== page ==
In what might be described as a Solomonic decision, a Zimbabwean high court judge ruled Friday that the opposition Movement for Democratic Change faction of Morgan Tsvangirai could go ahead with a special congress of its women's assembly which would decide whether faction leaders were right to dissolve its executive.
The decision was immediately claimed as a victory by leaders of the MDC faction and by the nominally ousted women's assembly chairwoman, Lucia Matibenga, and Judge Yunus Omerjee's written decision left much leeway to support either assertion - as reflected in the fact that the order was issued with the consent of both parties.
The decision by the opposition faction's mainly male leadership to dissolve the board has threatened to drive a gender-based wedge through the formation two years after the MDC fractured over whether or not to contest elections for a new senate.
Omerjee ordered that "the question of the validity of the dissolution of the executive of the national assembly for women is to be included on the agenda and determined by the congress on October 28, 2007 or any other date to which congress may be postponed." The congress is set for Sunday in second city Bulawayo.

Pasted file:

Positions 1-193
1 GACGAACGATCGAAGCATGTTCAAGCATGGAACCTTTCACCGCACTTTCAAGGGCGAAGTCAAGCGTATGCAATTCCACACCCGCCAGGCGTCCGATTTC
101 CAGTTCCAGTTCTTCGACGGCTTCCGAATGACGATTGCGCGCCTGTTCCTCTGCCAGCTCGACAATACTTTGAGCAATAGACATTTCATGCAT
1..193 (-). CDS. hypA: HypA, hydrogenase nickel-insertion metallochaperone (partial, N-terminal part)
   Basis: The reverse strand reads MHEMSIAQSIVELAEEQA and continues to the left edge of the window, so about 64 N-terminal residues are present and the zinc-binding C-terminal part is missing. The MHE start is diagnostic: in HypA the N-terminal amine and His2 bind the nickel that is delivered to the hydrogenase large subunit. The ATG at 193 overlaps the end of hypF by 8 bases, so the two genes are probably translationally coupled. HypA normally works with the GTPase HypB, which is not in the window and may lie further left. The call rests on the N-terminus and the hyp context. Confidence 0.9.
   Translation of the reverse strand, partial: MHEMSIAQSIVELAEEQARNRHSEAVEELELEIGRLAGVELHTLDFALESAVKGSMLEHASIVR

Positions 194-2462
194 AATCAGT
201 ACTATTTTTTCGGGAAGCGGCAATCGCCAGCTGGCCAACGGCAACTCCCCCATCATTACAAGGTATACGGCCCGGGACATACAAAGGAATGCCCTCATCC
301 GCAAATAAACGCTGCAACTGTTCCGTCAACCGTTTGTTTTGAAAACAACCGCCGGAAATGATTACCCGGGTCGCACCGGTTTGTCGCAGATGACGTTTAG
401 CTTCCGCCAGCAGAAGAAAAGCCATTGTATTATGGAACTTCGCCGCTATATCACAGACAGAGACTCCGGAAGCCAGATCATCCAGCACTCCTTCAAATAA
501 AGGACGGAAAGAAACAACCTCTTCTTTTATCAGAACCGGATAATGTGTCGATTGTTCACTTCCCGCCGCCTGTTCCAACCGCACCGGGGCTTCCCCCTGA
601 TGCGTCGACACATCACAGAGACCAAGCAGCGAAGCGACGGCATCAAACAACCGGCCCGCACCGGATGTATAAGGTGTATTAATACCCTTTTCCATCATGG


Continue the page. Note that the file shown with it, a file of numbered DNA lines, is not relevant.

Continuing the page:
On some points the judge appeared to rule against Matibenga. She had argued that the MDC faction's national standing committee, comprising Tsvangirai, Biti and a few other top officials, had no right to dissolve the executive, nor did it have the authority to call for an extraordinary congress such as that now scheduled for Sunday.
Matibenga further challenged the composition of the proposed congress, saying that some 92 percent of delegates entitled to attend had been excluded. The judge did not address this point - leading some to anticipate a further legal battle following the congress over the issue of whether members were equitably represented.
Both parties expressed satisfaction with the outcome after a two-hour hearing.
The Tsvangirai faction's secretary general, Tendai Biti, told VOA that the extraordinary congress will go ahead Sunday, and that the leadership's position was vindicated.
He also moved to minimize the damage caused in the party by saying the dissolution was not based on patriarchalism, chauvinism or contempt of the feminist movement.
Matibenga's ouster angered groups like the Zimbabwe Women's Resource Center, the Zimbabwe Women's Lawyers Association and Women in Politics Support Unity.
In an interview, Matibenga told reporter Blessing Zulu of VOA's Studio 7 for Zimbabwe that she welcomed the high court order as it affirmed her earlier assertion that only the women's congress had the power dissolve her executive.